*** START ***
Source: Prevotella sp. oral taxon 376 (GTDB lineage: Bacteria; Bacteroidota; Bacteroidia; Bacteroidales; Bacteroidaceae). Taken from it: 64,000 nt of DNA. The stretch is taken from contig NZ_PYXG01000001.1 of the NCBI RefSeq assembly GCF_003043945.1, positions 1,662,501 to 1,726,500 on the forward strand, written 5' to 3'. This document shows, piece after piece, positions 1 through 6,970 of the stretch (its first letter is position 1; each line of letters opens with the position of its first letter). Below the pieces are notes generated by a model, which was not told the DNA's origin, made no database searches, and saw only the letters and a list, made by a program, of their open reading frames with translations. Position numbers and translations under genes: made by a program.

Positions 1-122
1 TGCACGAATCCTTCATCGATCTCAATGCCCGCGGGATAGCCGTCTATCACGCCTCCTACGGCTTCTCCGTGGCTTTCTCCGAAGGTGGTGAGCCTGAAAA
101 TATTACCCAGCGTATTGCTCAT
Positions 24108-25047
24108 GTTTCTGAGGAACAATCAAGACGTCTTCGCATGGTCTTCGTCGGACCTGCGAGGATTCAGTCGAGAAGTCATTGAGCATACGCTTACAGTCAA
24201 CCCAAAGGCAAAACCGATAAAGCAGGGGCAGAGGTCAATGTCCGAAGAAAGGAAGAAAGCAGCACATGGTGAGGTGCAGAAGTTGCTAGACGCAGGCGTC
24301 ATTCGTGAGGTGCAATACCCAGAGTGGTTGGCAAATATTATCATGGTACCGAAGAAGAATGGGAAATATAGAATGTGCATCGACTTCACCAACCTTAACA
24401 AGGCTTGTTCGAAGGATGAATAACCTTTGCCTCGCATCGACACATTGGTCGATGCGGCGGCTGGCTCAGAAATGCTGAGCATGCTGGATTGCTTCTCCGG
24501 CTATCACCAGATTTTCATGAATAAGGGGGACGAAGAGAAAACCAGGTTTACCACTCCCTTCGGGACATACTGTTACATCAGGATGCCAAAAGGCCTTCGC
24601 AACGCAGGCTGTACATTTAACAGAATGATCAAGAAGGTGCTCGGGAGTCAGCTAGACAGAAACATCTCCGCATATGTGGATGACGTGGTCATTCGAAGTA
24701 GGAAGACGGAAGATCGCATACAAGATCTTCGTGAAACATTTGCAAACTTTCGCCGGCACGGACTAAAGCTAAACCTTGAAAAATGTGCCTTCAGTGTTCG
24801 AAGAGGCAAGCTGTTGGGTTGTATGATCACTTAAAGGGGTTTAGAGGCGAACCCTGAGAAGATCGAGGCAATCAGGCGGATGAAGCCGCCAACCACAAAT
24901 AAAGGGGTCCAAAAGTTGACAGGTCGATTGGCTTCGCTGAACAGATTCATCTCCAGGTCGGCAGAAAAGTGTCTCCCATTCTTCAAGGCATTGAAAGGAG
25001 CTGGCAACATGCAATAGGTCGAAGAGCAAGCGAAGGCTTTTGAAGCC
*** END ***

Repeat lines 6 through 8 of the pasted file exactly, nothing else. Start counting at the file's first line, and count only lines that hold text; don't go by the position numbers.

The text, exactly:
24108 GTTTCTGAGGAACAATCAAGACGTCTTCGCATGGTCTTCGTCGGACCTGCGAGGATTCAGTCGAGAAGTCATTGAGCATACGCTTACAGTCAA
24201 CCCAAAGGCAAAACCGATAAAGCAGGGGCAGAGGTCAATGTCCGAAGAAAGGAAGAAAGCAGCACATGGTGAGGTGCAGAAGTTGCTAGACGCAGGCGTC
24301 ATTCGTGAGGTGCAATACCCAGAGTGGTTGGCAAATATTATCATGGTACCGAAGAAGAATGGGAAATATAGAATGTGCATCGACTTCACCAACCTTAACA